Drilling and tapping combined

Hi, I am new to this group and need some good advise. I have a manual Bridgeport type vertical milling machine, and need to run many plastic parts that need to be drilled and tapped with a (1/8 " NTP thread) in the same hole.

1) The easy part is that these parts are plastic PVC pipes and the placement of the holes is not too critical, except that the tapped holes need to be accurate and on the top of the pipe surface. 2) Whenever a hole is drilled, I cannot move the position of the round pipe, and need to tap the thread in exactly the same position as the drilled hole. 3) I have clamped the pipes to a rigid flat 'Vee' fixture which enables the pipes to be held in a fixed position and can be easily moved on the machine table. 4) Clearly it is not possible to remove the drill and change to my tapping attachment for many thousands of holes. 4) Is there a relatively inexpensive manual head or attachment (R8) I can purchase that will allow me to drill a hole and then swing a tapping attachment to the same position without moving the part? Of course this process could be done with a CNC machine, but I am not considering buying one for this simple operation.

Please can someone give me advise on where a can get such a product, or advise on what to do?

Thanks,

Darryl

Reply to
Darryl
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Your subject said it all. Use a combination drill tap and do it it one operation. A sample product supplier here:

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Tom

Reply to
Tom

There is a thing called a "tapping head". It has a pair of clutches that drive the tap in when you press down on it, and it reverses the tap when you pull up on it. I use thread drills in this to drill and tap in one operation, but the sizes are much smaller, like 4-40 up to 10-32. I don't know if there are thread drills available in 1/8" NTP, but if so, then get a tapping head designed for that size tap and go to it. Procunier and tap-matic make a variety of these tapping heads. I have the Procunier CNC tapping head, which doesn't have overload clutches. Some of the manual heads automatically reverse when the torque reaches a limit.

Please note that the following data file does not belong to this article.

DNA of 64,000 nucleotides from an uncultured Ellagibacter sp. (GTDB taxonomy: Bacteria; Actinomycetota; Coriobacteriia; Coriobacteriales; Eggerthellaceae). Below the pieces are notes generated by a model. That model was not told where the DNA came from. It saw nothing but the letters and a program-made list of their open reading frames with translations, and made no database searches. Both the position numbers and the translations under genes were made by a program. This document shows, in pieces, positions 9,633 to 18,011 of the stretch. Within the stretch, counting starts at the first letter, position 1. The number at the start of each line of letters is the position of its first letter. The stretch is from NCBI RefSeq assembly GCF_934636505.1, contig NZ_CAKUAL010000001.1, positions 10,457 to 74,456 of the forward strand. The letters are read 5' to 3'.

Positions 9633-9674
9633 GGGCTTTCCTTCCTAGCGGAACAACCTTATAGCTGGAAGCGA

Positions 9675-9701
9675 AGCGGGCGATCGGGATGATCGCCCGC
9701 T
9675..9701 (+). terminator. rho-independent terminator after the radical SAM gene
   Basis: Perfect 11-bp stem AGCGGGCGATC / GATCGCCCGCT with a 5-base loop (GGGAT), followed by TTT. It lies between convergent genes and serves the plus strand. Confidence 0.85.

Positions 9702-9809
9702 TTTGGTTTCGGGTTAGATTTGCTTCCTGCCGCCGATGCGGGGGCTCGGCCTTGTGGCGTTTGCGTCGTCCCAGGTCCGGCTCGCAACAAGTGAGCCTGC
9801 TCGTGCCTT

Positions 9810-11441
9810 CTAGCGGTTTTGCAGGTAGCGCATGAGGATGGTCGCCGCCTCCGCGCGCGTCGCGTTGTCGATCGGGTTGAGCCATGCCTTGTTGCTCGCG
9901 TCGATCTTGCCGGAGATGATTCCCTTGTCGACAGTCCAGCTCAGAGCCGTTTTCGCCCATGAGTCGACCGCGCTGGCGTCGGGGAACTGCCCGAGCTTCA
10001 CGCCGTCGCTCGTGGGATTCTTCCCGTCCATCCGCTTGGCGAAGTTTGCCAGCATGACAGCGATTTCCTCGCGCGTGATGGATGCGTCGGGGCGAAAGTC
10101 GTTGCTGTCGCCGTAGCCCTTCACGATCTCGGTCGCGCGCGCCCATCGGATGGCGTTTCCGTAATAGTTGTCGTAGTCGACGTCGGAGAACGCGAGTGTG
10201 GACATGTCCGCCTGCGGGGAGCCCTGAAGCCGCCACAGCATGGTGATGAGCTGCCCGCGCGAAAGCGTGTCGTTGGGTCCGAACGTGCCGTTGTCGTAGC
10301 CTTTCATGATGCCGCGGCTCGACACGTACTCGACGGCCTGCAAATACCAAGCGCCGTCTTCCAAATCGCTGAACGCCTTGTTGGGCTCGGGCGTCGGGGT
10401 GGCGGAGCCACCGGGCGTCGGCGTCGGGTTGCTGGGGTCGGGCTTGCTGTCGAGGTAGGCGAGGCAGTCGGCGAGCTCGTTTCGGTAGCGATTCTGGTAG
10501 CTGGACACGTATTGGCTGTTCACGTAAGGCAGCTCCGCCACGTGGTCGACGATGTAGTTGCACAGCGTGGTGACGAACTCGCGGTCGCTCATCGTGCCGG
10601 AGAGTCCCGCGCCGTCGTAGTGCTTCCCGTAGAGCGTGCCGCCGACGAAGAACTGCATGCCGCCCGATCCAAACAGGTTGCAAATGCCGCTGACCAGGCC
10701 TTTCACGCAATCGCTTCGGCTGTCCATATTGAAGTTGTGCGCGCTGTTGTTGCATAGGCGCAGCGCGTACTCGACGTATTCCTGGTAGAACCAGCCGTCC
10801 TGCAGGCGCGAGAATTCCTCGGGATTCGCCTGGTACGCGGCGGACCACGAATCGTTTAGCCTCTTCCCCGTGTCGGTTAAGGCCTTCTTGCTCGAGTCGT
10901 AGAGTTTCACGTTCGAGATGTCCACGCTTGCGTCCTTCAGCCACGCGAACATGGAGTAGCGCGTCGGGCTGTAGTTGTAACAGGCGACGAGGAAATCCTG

Jon

Reply to
Jon Elson

These guys:

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.. make a self-drilling 1/8-27 NTP tap.

Your job is to shorten the 'drill' part to be much less than the ID of your pipe and modify the bit shank to match the collet of your tapping machine...

--Winston

Reply to
Winston

and use a tapmatic tapping head or some other one like someone else suggested.

John

Reply to
john

I don't understand you need to have that accurate of a location for the subsequent tapping. The thing is that the tap tends to center itself on the hole so all you really need to do is to insure that the pipe is reinserted with the hole exactly up. I'd just make a pin hinged on the fixture that goes down over the pipe and centers it and then raises for the tapping operation. I'll also note that NPT holes need to have a depth stop otherwise the tapered threads will be either too large or too small.

-- Yeppie, Bush is such an idiot that He usually outwits everybody else. How dumb!

Reply to
Bob May

Darryl You could use the tap drill combination tool that Winston proposed in conjuction with a tapping head, but the problem with most if the tapping heads is that they have some radial float and could wander off a bit from where you want your hole drilled. These tapping heads are not really designed to accomadate drilling of the holes. Another option while not cheap, but cheaper than a cnc would be to buy a drill press with a tapping cycle and run the Drill/Tap in a regular chuck. Grizzely has one for around $1100. A Tapmatic self reversing tap chuck would run you $1000-1200. I can't say anything about the grizzley unit as I have never used or seen one, just using it as a refernce.

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James Crombie
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Reply to
James P Crombie

Since this is a pipe thread, do these drill-taps include the reaming for the tapered hole?

It might be better to design a fixture that can quickly position your part, then drill, ream, and tap in 3 seperate operations.

T> > Hi,

Reply to
Tony

Ah..Darryl? Why not do this in two operations. Set up your v block, then drill a chunk of wood for the OD of your pipe. Put in a hole at the top that intersects the big hole and drop in a nail with a spring under the head. Set this the proper distance from your vise in your mill so when you drill the hole, then slide it into the big hole and push the nail down into it and voila..you are now registered for the next hole. Drill your pipes and stack em up in the corner. When you have run as many drilled as necessary..simply run them again, but push them from the block to the mill vise, each is properly registered and you simply tap em, registering each with the nail before closing the vise.